Crew Studies Biology and Works in Dragon as Station Turns 25

Crew Studies Biology and Works in Dragon as Station Turns 25

The space station is pictured from the SpaceX Crew Dragon Endeavour during its departure and flyaround on Nov. 8, 2021.
The space station is pictured from the SpaceX Crew Dragon Endeavour during its departure and flyaround on Nov. 8, 2021.

Space biology and Dragon work were the top duties at the beginning of the week for the Expedition 70 crew. The International Space Station also turned 25 years old today with its first module having orbited Earth since 1998.

Eye scans were on the biomedical research schedule for four astronauts on Monday afternoon. Commander Andreas Mogensen kicked off the exams activating the Ultrasound 2 device then setting up communications gear allowing doctors on the ground to remotely monitor the activities. Mogensen from ESA (European Space Agency) then took turns with flight engineers Loral O’Hara, Jasmin Moghbeli, and Satoshi Furukawa in the Columbus laboratory module participating in the regularly scheduled eye exams.

Mogensen partnered with Moghbeli from NASA at the end of the day and practiced SpaceX Dragon Endurance undocking and landing procedures on the crew spacecraft’s computers. Mogensen earlier unpacked medical supply kits from Endurance and stowed them inside the orbital outpost. O’Hara from NASA and Furukawa from JAXA (Japan Aerospace Exploration Agency) worked inside Endurance as well configuring orbital plumbing gear in the vehicle that has been docked to the station since Aug. 27.

O’Hara later worked on a space botany study to promote STEM (Science, Technology, Engineering, and Math) education among tribal members. Five varieties of seeds provided by the Choctaw Nation of Oklahoma are exposed to microgravity for several months then returned to Earth and planted next to the same seeds left on Earth for comparison. Furukawa turned off a microscope in the Kibo laboratory module and removed samples for a study that was observing how cells sense gravity or the lack gravity. He then stayed in Kibo setting up research hardware and connecting an incubator for an upcoming experiment to observe stem cell growth that may support regenerative medicine technology.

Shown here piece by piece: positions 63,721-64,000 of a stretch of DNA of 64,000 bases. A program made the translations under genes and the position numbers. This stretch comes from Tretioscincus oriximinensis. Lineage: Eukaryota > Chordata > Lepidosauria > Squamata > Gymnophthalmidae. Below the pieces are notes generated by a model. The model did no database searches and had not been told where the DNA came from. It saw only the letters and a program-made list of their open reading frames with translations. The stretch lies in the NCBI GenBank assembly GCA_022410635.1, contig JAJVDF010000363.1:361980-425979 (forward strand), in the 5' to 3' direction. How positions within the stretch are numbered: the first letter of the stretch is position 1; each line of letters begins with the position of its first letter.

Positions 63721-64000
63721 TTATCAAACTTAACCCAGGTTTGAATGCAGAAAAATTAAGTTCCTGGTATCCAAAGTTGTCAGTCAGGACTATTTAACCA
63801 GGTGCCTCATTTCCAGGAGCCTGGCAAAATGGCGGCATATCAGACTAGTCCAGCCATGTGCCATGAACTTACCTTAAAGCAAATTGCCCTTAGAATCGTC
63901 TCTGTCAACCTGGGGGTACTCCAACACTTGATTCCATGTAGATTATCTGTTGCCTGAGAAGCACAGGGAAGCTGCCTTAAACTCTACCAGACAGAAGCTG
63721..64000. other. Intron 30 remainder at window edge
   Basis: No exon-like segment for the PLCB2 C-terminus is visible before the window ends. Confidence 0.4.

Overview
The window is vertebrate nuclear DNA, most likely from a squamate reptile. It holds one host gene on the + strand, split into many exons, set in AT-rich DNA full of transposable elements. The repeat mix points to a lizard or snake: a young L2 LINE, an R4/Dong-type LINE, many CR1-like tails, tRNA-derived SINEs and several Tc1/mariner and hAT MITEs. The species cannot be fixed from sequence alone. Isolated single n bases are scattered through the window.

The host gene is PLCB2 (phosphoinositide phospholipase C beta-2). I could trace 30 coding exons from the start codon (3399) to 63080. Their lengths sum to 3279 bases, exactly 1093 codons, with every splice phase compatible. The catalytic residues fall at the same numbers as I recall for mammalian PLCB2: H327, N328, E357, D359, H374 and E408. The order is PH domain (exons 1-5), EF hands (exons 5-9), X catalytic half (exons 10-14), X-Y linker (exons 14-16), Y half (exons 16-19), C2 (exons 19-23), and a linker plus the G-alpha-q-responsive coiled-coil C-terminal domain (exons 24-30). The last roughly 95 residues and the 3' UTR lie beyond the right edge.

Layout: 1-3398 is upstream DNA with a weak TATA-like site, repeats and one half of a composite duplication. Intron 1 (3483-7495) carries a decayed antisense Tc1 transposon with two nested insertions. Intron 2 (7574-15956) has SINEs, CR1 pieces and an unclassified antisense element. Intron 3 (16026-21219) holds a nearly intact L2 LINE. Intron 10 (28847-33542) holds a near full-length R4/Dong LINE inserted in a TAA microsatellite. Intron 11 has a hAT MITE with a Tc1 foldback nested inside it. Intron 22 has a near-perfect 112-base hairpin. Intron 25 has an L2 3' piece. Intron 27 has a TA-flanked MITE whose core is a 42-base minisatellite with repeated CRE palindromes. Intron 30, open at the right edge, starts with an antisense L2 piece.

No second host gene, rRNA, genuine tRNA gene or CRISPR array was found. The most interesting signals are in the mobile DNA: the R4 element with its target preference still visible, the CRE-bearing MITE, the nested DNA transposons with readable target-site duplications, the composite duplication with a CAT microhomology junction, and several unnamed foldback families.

In the Roscosmos segment of the space station, veteran cosmonaut Oleg Kononenko spent the day inside the Nauka science module checking its airlock, ventilation, and docking systems. Flight Engineer Nikolai Chub attached sensors to himself monitoring his cardiac activity then cleaned air ducts inside the Nauka and Poisk modules. Flight Engineer Konstantin Borisov wore a sensor-packed cap that recorded his responses while practicing futuristic planetary and robotic piloting techniques on a computer.

On Nov. 20, the International Space Station passes 25 years since the first module launched into orbit. The Zarya module lifted off in November 1998 from the Baikonur Cosmodrome in Kazakhstan and would shortly be joined by the Unity module less than a month later. Through this global endeavor, 273 people from 21 countries now have visited the unique microgravity laboratory that has hosted more than 3,000 research and educational investigations from people in 108 countries and areas.

Learn more about station activities by following the space station blog@space_station and @ISS_Research on X, as well as the ISS Facebook and ISS Instagram accounts.

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